Psychological Scientist | Ph.D. Candidate at Emory University
Certain personality traits, thinking styles, and motivations give rise to harmful political attitudes and behaviors, such as violence, extreme partisanship, and authoritarianism. As a Ph.D. Candidate in psychology at Emory University, my research leverages the tools and expertise of personality psychology, mathematical and statistical modeling, and clinical science to accurately assess and understand the psychological causes and correlates of these attitudes and behaviors. Delving into these topics has convinced me that few skills are more important for both social scientists and informed citizens than the ability to think critically, formulate useful questions, communicate clearly, and approach those we disagree with empathetically.
During my graduate training, I have authored 16 peer-reviewed scientific publications, including first-authored articles in leading psychology journals such as the Journal of Personality and Social Psychology and Social Psychological and Personality Science.
My work has appeared in major media outlets such as the New York Times, the Hill, the New Statesman, Morning Consult, and the New York Post and has been viewed and discussed by many hundreds of thousands of individuals on social media (e.g., the front page of Reddit, "viral" tweet threads, and so on).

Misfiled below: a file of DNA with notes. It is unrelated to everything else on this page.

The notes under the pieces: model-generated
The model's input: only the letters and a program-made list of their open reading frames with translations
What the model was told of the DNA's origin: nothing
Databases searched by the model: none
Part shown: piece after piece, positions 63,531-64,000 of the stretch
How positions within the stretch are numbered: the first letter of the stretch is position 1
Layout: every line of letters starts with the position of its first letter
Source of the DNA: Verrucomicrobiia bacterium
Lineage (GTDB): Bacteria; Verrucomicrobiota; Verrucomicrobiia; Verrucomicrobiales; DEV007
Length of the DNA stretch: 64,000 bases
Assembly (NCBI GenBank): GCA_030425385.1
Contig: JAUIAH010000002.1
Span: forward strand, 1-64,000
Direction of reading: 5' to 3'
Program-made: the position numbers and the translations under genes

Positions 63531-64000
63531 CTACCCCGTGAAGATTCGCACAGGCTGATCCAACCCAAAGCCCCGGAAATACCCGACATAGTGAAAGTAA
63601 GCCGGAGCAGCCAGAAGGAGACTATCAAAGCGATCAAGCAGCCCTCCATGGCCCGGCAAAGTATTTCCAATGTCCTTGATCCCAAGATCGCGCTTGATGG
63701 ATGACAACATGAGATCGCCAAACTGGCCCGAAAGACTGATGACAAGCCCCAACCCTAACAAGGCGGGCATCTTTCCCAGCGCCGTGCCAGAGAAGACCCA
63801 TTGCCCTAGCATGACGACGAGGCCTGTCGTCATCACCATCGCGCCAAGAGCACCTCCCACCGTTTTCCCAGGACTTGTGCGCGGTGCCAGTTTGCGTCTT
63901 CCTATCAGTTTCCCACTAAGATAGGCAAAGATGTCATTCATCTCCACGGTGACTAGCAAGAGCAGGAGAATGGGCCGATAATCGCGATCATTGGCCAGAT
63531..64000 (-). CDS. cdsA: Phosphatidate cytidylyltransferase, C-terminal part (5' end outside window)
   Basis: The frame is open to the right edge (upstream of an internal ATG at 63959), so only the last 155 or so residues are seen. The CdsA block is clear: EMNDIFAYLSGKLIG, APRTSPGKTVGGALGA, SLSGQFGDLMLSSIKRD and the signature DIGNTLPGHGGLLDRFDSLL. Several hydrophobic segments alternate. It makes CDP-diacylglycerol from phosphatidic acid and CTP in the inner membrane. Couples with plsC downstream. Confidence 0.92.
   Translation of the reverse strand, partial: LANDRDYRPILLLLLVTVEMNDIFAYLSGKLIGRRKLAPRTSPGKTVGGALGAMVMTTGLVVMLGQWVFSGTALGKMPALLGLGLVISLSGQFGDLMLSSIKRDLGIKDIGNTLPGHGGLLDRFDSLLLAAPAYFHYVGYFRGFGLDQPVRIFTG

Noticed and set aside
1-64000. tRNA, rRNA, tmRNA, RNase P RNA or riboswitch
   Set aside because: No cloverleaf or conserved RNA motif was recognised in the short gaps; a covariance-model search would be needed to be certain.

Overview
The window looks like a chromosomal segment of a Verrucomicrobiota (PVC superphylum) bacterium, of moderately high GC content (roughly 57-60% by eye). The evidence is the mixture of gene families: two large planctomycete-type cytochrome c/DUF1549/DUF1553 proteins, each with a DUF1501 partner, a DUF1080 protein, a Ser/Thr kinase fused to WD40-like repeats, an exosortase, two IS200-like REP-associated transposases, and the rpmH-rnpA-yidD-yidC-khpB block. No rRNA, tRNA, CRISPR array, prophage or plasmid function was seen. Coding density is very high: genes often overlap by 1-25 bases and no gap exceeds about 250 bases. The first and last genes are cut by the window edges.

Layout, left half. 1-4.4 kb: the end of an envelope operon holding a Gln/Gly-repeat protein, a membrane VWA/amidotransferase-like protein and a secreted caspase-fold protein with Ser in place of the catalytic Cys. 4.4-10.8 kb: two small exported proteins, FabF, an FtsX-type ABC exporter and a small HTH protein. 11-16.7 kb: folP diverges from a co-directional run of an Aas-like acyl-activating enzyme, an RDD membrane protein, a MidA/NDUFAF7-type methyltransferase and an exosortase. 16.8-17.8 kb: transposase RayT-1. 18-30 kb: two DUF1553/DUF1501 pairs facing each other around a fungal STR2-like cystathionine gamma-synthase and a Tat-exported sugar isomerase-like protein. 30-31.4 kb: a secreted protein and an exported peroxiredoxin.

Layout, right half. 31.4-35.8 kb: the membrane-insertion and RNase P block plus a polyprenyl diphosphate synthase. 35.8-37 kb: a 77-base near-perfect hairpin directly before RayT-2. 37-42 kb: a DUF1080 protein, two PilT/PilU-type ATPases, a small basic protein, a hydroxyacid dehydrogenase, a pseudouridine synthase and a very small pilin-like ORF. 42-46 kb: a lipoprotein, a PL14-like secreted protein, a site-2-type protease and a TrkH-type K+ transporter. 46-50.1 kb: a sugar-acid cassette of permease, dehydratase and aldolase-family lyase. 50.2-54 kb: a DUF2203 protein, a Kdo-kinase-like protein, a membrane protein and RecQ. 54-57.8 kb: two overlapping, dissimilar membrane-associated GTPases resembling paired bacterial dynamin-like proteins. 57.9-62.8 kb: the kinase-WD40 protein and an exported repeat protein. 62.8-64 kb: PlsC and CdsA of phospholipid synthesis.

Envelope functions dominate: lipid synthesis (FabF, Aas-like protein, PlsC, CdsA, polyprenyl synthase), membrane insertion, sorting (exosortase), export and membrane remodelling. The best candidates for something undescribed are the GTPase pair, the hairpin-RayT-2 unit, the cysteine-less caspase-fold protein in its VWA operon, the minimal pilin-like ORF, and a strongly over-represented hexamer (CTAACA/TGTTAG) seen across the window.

Over the course of my career, I hope to continue to build an interdisciplinary program of research devoted to understanding the psychology of political acrimony and extremism.
I find it quite fun to design and construct scientific figures. Here are a few that I'm particularly proud of (open code coming soon)!
Clinical Psychology, M.A.
I completed my Master's degree in 2018.
Binghamton University, State University of New York
Psychology and Philosophy, B.A.
I graduated from Binghamton University in 2016 with bachelor's degrees in Psychology and Philosophy. As a sophomore, I began working as a research assistant and honors student in Dr. Steven Jay Lynn's laboratory, leading an experimental study of the relation between belief in free will and depressive symptomatology.